A number of factors are responsible for the time taken for a vaccine from bench to clinic getting reduced from several years to a few months. First, of course, is the fact that genetic information of the novel virus was shared as soon as it was available. Some groups already working on coronaviruses could tweak their efforts to work on the novel coronavirus. Others working on platforms like messenger RNA for several years also tested their platform for the novel coronavirus. All these developments got speeded up as funding agencies and governments provided the necessary funds, and placed purchase orders with manufacturers in advance. There was also great public-private partnership in vaccine development as seen in the Oxford University-Astra Zeneca and Bharat Biotech-ICMR projects.
Once developed in laboratory, vaccines have to be clinically tested for safety and efficacy, involving human volunteers. Normally, this entails three stages, one following the other. Regulatory authorities approved one stage of clinical trial based on results of the previous one. For example, the first stage human trial approval depends on the results of animal studies and first stage data forms the basis for approval of the second stage. It is a time consuming process, involving recruitment of trial participants, ethical approvals, enlisting hospitals for multi-centric trials, data reviews etc. National regulations also mandate that local clinical data is generated for vaccines developed in other countries to be marketed in own country.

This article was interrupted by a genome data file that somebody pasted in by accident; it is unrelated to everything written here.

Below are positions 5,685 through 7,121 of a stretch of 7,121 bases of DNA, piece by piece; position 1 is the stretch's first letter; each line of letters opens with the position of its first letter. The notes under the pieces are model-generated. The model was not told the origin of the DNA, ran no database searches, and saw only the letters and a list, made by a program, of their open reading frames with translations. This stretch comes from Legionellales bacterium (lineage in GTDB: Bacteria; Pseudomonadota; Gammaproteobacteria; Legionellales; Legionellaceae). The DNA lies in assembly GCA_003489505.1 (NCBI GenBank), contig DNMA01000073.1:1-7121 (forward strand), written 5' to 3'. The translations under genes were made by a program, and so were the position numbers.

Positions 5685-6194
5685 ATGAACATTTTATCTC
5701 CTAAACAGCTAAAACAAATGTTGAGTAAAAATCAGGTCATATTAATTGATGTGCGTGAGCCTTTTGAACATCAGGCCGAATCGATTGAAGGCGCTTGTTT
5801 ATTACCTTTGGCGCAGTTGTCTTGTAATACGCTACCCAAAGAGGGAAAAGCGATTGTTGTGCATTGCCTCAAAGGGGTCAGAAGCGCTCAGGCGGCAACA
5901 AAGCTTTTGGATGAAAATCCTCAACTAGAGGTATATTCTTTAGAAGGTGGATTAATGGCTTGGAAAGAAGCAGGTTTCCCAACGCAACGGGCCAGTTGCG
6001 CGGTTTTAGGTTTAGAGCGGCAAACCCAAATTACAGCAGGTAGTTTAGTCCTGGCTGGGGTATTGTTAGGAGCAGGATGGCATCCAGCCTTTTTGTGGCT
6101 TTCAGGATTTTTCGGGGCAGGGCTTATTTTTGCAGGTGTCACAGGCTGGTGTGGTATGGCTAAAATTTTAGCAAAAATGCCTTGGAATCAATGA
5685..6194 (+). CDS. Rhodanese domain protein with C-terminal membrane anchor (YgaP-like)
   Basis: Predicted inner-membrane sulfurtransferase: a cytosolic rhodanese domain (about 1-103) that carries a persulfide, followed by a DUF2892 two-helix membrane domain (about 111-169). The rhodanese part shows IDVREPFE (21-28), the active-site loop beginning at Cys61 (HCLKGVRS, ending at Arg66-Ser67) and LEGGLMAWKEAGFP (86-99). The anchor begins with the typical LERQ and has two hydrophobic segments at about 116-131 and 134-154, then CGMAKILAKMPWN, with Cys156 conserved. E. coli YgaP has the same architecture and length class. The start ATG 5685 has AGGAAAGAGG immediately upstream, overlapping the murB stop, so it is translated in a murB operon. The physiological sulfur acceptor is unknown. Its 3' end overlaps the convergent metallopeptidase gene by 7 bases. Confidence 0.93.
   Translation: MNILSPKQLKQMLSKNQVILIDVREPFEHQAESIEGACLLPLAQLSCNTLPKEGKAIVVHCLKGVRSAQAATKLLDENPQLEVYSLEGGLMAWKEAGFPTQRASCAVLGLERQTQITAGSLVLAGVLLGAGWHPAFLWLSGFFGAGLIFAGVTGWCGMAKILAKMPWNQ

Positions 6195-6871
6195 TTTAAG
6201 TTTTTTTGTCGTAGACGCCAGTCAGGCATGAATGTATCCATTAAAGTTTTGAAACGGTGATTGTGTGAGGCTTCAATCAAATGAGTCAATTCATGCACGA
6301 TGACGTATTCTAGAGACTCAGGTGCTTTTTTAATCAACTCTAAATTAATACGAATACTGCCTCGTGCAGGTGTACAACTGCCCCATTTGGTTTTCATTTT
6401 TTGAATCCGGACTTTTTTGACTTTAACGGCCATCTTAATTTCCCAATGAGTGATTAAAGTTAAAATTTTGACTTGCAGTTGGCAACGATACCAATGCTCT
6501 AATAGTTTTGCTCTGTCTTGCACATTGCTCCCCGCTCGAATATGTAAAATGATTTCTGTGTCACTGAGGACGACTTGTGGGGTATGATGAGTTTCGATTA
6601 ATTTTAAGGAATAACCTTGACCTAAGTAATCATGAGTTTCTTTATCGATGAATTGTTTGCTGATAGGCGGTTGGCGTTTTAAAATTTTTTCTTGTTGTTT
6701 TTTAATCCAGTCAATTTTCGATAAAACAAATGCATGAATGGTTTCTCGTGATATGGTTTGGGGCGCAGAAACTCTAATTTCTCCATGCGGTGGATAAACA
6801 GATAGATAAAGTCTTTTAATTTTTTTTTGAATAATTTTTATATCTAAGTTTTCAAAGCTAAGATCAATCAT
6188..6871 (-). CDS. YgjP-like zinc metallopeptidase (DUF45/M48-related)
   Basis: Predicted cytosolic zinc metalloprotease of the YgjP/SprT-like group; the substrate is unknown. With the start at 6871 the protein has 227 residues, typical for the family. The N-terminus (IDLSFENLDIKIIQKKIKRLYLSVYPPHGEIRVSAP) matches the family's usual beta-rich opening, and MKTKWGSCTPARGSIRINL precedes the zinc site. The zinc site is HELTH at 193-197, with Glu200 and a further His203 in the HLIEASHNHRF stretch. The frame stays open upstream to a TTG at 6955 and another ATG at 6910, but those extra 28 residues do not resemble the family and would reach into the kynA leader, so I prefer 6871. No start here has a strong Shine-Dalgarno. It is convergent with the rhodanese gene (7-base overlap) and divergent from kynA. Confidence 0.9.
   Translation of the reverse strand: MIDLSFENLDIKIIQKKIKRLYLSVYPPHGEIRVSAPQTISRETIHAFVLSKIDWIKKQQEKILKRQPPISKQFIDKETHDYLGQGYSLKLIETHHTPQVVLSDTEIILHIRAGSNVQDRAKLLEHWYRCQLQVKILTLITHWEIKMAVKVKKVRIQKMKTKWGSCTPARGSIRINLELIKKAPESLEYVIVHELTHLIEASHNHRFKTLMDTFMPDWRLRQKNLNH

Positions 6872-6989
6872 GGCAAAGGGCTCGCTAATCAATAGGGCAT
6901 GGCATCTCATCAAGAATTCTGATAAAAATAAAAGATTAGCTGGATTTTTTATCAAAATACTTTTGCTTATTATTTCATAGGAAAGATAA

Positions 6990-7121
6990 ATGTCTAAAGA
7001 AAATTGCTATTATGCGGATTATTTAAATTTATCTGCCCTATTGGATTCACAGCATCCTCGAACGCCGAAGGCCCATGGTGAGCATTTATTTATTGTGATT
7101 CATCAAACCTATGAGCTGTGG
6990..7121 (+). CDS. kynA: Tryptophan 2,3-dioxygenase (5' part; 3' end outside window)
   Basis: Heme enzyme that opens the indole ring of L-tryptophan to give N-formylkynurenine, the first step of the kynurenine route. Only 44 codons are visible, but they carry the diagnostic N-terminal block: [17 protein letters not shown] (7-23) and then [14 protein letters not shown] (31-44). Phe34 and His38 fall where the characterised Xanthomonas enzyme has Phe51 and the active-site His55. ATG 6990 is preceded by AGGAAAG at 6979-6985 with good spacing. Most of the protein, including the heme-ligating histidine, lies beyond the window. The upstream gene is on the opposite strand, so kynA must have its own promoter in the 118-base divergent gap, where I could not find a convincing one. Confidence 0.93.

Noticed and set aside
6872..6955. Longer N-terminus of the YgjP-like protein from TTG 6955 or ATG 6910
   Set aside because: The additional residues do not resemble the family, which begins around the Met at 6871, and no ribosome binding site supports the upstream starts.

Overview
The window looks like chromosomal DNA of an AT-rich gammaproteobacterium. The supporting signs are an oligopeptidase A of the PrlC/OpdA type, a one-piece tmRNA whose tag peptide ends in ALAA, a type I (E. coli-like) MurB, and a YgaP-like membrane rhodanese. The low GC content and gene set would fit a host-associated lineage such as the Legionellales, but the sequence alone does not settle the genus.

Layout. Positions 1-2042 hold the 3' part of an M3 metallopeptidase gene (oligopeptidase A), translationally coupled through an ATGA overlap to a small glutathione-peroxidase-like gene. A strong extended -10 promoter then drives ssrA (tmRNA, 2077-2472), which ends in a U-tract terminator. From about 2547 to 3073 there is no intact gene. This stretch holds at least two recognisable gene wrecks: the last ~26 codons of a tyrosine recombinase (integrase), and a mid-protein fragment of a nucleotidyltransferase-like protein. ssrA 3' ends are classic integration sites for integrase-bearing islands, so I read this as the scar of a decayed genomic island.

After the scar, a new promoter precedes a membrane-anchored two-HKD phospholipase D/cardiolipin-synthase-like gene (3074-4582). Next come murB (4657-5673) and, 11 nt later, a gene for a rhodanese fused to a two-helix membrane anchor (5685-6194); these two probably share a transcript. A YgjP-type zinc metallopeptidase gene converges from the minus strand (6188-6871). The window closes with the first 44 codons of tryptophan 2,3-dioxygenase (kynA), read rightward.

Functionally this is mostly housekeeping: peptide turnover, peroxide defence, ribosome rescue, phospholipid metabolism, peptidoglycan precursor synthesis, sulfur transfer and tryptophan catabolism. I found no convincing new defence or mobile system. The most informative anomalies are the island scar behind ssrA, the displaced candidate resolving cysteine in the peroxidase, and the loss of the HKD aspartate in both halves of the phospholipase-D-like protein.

Since the occurrence of recent pandemics like SARS and Ebola, the global health community has been discussing ways to fast-track vaccine development in the event of a pandemic. These ideas have now been implemented for Covid-19 vaccines. One of the significant ways to reduce ‘time to market’ is to allow phase 1 and 2 human studies in parallel, like it has been done for the Bharat Biotech vaccine. Regulators in many countries have also permitted local clinical trials of vaccines developed in China.
Vaccine manufacturers too have speeded up their processes. Even as clinical data is getting generated for regulatory approvals, they have gone ahead with mass manufacturing of vaccines.
This facilitates the availability of vaccine doses as soon as vaccines are licensed for mass use, as has happened with the Moderna vaccine in America and the UK. The Serum Institute of India and Bharat Biotech have kept vaccine doses ready for shipment in anticipation of emergency use approvals. The government, on its part, has conducted trial runs for the vaccine rollout. This way, the entire chain, from development to rollout, has been fast-tracked.
Vaccine manufacturers and the government will have to ensure that a mechanism is also in place for monitoring vaccine-related adverse events. This is critical as it is the first time a vaccine is going to be administered to the adult
population on such a large scale. Though vaccine hesitancy and the anti-vax movement are not major challenges in India, quick reporting and addressing of adverse effects can help prevent resistance to vaccination.
The Covid-19 vaccine development has provided a new template for future pandemics, and also for addressing other infectious diseases. If governments, international agencies, scientists and private companies can pool resources and expertise for Covid-19, they can surely do so for a plethora of other diseases that take a higher toll and are both preventable and treatable. That’s a hopeful note on which to begin the year 2021.